In such a valve as described, when the handle is rotated clockwise, the shaft is rotated to a first maximum open position when the blocking member is attached to the handle mount in a first position. When the handle is attached to the handle mount in a second orientation, the shaft is rotated to the maximum open position when the blocking member is attached to the handle mount in the second position located at 90° relative to the first position. By mounting the hot water valve at a 90° rotation with respect to the cold water valve, the on-off direction of rotation for both the hot and cold sides can be easily changed by simply reorienting the handle on the handle mount.
Furthermore, the valve housing and drive shaft can be made substantially of plastic and requires no metal parts, yet is resilient and reliable in extended use.
Accordingly, it is an object of the present invention to provide a sink component system wherein certain component parts can be used in faucet fixtures of both single and dual handle construction.
Another object of the present invention is to provide a faucet fixture construction that can easily be installed and generally maintained from above a sink deck.
A further object of the present invention is to provide an escutcheon for a single handle faucet fixture with an integrated cartridge cover thereby avoiding the need for a separate cartridge cover or mounting nut.
Still another object of the present invention is to provide a putty plate between the waterway and the sink deck that attaches to the waterway and engages an escutcheon base for providing relative positioning between the sink deck, waterway and escutcheon.
Still a further object of the present invention is to provide a putty plate having a ridge and a flange wherein the flange has a resilient bow portion for adjusting to differences in the height of the escutcheon base over the sink deck.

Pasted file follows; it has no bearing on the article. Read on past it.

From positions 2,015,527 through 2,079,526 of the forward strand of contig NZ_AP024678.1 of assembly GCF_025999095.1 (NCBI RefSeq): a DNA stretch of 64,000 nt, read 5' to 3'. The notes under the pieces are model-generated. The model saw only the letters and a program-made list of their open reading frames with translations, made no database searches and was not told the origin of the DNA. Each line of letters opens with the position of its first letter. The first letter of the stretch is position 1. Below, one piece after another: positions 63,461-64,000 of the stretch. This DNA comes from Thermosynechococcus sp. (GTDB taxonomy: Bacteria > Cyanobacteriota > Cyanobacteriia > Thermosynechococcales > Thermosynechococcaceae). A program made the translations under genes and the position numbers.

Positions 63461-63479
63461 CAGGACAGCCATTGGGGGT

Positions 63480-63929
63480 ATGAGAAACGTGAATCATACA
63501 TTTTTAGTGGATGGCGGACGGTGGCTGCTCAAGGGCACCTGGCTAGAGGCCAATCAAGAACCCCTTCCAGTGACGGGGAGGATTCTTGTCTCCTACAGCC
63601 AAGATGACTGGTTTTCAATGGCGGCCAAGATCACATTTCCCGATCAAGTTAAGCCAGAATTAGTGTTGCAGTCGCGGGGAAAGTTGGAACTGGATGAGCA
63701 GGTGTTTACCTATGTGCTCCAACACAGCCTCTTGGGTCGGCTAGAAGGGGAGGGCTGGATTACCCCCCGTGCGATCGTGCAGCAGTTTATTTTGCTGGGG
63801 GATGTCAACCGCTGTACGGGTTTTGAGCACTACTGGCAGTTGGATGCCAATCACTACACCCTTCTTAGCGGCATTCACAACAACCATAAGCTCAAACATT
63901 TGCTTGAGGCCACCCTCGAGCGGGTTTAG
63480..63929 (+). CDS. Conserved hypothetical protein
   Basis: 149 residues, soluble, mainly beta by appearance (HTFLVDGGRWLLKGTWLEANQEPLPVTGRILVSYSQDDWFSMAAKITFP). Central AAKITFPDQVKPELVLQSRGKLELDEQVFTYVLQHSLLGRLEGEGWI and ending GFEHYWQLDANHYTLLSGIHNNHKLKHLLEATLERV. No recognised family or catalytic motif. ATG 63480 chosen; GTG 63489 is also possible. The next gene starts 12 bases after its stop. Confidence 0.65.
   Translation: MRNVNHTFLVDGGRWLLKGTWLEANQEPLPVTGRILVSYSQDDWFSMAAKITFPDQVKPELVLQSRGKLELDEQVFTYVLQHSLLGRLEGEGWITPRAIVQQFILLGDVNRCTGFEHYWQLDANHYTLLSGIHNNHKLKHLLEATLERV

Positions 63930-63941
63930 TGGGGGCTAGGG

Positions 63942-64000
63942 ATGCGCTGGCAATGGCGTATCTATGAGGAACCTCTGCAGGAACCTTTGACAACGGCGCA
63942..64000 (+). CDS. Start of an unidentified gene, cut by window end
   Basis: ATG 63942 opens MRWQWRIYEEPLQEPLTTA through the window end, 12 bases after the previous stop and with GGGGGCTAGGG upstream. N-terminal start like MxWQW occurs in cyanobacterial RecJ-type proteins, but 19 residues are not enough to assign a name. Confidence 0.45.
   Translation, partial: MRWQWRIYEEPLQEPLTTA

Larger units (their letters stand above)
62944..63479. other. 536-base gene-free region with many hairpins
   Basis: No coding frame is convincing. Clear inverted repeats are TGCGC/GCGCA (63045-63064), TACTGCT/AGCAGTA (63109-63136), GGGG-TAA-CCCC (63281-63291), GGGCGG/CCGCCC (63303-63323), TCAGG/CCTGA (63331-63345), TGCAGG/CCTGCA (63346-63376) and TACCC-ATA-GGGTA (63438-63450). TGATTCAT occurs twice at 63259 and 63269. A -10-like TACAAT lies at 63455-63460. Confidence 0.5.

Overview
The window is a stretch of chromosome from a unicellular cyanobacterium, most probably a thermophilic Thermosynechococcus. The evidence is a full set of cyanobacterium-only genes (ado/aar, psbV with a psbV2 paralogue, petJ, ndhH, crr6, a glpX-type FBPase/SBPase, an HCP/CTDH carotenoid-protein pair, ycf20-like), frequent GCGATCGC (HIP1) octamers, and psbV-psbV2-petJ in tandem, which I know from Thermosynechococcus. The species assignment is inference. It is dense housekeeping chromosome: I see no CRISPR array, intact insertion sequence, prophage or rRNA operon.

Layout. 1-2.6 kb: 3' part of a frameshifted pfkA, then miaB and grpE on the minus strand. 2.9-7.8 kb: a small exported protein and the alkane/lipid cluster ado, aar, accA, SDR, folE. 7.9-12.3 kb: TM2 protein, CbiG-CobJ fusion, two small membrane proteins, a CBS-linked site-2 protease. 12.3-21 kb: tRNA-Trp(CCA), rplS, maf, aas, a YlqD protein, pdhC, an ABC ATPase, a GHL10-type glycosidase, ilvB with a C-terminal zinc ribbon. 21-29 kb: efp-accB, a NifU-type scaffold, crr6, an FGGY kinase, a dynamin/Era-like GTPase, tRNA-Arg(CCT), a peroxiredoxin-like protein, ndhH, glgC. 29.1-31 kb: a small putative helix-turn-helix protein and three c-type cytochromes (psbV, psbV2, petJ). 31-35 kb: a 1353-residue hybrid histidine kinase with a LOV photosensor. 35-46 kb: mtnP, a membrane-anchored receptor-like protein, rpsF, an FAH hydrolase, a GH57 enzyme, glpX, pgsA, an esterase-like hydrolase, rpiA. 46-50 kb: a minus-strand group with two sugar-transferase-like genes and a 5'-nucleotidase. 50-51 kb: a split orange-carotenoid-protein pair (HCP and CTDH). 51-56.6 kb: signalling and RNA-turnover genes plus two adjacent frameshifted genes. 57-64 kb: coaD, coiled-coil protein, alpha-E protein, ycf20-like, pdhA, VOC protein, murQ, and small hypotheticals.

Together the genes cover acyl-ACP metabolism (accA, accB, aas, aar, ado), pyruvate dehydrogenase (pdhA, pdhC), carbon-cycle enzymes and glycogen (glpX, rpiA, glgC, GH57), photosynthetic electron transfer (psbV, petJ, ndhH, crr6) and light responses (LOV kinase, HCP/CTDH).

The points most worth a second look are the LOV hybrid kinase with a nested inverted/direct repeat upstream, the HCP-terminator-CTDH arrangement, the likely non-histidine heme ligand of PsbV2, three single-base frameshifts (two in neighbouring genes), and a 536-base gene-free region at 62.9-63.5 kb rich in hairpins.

A still further object of the present invention is to provide a single handle control waterway as a one piece casting.
Yet still another object of the present invention is to provide a dual handle faucet in which clockwise and counterclockwise handle rotation operation can be achieved with a single valve construction, a single handle construction and a single waterway construction.
Yet another object of the present invention is to provide a low cost valve that can easily be installed to turn on a water flow in a clockwise direction or to selectively turn on a water flow in a counterclockwise direction.
Still other objects and advantages of the invention will in part be obvious and will in part be apparent from the following detailed specification.
The invention accordingly comprises the features of construction, combination of elements, and arrangement of parts which will be exemplified in the constructions hereinafter set forth, and the scope of the invention will be indicated in the claims.
For a fuller understanding of the invention, reference is had to the following description taken in connection with the accompanying drawings, in which: